Bream Head Reserve from Manaia

Rangers Report May 2020

After long lock down weeks where we couldn’t get out on the reserve, and a month where we skipped the Rangers Report, it feels great to be back!

It is good to be back!!

I am really stoked and proud to be part of the team of 5 million who have worked together to remove the Covid19 virus threat to our lives, it is so great to know that we can get back to our new ‘normal’ lives feeling safe again – that’s a great freedom! It has been particularly wonderful to return to our mahi kaitiaki on the reserve, enjoying the vitality that the forest and its indigenous habitants provide.

Drought and Resilience

The drought over the last 12-18 months really has taken its toll on some aspects of the northern ridges and to the mature tarairei over on the south eastern side too. However, our recent observations of many bellbird, tui, kaka, North Island tomtit, North Island robin, silvereye, morepork and kereru flocking throughout the reserve and spilling out into local gardens is very pleasing and gives one hope about their resilience.

Canopy Loss due to Drought

Canopy loss due to drought near the ‘Old Woman’, Bream Head Reserve.

Positive Predator Results

The predator catch data reveals a very positive result when compared to the month of May 2019. In May 2020 we caught only seven rats and five possums, compared to May 2019 with 32 rats and 10 possums respectively! This perhaps is a very good reflection of the effectiveness of the extra predator control now occurring in the buffer between Urquhart Bay and Ocean Beach by the Trust and the local land care groups. Total predator catches were well under half that of May 2019 too, with 68 predators caught in 2019 and only 27 in May 2020!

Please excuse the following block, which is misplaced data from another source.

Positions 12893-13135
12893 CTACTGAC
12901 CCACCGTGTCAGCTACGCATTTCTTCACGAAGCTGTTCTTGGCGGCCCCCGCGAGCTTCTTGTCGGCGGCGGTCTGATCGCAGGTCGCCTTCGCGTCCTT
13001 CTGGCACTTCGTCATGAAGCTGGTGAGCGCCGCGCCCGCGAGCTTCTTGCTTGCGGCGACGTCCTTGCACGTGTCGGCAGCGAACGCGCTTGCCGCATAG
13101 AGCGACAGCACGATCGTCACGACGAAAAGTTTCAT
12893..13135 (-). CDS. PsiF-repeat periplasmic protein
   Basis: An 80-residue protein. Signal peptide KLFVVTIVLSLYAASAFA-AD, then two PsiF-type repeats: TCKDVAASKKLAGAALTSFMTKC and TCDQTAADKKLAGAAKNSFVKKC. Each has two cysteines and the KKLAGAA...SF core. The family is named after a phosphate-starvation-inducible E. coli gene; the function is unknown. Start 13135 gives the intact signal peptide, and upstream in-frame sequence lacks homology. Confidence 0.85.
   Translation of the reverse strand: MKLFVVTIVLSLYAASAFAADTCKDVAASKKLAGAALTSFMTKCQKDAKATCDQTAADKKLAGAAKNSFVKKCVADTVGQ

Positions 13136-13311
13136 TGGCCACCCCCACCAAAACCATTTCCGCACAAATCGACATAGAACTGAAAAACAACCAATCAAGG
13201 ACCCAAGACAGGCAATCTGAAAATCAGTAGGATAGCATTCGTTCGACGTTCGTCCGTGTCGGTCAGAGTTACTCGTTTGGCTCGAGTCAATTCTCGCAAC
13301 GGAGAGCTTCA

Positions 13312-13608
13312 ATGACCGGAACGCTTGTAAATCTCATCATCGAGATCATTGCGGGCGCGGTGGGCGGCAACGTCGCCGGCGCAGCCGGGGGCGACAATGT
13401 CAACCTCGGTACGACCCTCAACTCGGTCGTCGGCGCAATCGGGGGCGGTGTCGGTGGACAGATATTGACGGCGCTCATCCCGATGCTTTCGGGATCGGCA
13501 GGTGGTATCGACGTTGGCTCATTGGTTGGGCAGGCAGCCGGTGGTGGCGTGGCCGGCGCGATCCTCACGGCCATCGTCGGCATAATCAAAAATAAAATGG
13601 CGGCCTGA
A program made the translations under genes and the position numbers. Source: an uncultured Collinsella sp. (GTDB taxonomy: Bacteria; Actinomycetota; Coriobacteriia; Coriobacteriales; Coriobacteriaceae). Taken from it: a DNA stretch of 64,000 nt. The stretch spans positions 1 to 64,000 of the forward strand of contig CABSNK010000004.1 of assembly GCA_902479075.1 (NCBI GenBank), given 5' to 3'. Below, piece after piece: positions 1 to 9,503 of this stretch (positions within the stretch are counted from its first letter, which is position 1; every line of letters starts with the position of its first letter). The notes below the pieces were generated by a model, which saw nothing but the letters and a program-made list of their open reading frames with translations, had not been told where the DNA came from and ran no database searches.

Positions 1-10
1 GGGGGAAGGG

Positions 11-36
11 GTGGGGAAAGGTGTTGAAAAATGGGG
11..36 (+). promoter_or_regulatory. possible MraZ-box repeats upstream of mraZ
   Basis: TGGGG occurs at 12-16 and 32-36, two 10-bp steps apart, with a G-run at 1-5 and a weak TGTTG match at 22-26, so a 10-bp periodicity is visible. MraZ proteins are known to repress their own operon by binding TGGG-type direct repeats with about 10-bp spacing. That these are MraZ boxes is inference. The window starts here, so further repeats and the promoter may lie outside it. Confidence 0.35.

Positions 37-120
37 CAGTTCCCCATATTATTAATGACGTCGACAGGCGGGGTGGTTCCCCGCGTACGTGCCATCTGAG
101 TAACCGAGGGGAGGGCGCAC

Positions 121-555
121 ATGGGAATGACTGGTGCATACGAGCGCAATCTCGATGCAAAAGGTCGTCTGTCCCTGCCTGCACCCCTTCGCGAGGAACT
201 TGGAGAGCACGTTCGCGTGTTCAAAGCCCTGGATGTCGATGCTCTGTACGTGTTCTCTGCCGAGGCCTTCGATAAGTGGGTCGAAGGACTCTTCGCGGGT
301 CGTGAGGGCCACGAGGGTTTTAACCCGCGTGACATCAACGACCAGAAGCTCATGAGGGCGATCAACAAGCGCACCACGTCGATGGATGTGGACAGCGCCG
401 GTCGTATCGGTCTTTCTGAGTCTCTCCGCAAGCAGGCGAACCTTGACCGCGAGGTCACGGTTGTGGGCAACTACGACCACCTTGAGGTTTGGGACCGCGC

After coming out of level three, the team at Palmer Canvas Whangarei were able to return to our operational facility at the start of Ocean Beach and finish our new, stylish, and very functional canopy roof over the structure. We have had some awesome results for our grey-faced petrel (GFP) from our acoustic recording devices during our annual kiwi listening recently. We also achieved excellent monitoring results in our highly intensive placostylus hongii and Bream Head skink protection sites, with no rats and only two mice tracked – and only one of those two mice were actually in the protection sites.

Fifty Two Volunteers

Local legend volunteer Rupert Newbold has been tending to the nursery manuka plants on his property that we will share and these are coming along nicely since the drought but might require more time to grow in their planting trays due to the dry we experienced. We now have 52 volunteers working on the reserve throughout the year and more are joining the team! Our rodent toxin has been removed from the bait stations to allow rodent numbers to lift in ahead of our 1080 operation in spring. Another local environmental legend, Paul Cornille has spent many hours scouring the reserve controlling large wilding pines. Those who have been out to Ocean Beach recently may have noticed the pines dying on the northern faces and this is the result of Paul’s very hard work over the summer months ring barking the trees.

Please Help Us Cover Our Funding Shortfall

The unfortunate news is that the Trust is looking at a reduction in funding to the tune of $45,000 in the coming year due to the impact of Covid19. This is going to impact our ranger capacity with the loss of half a position in hours for our restoration project. The Trust is working tirelessly with its current partners and looking at new funding initiatives to recover this loss so we can maintain the gains we have made over the past 10 years. One way you can help is by becoming a friend and kindly giving a $10 donation every month, this type of donation gives the Trust more certainty in uncertain times. The real beauty is that you know this will be spent directly on the reserve and turned into tangible outputs, rather than tied up in red tape. Please visit our website if you can contribute, and sharing the link with your friends will help

Read the full Rangers Report (1.5MB pdf) and enjoy!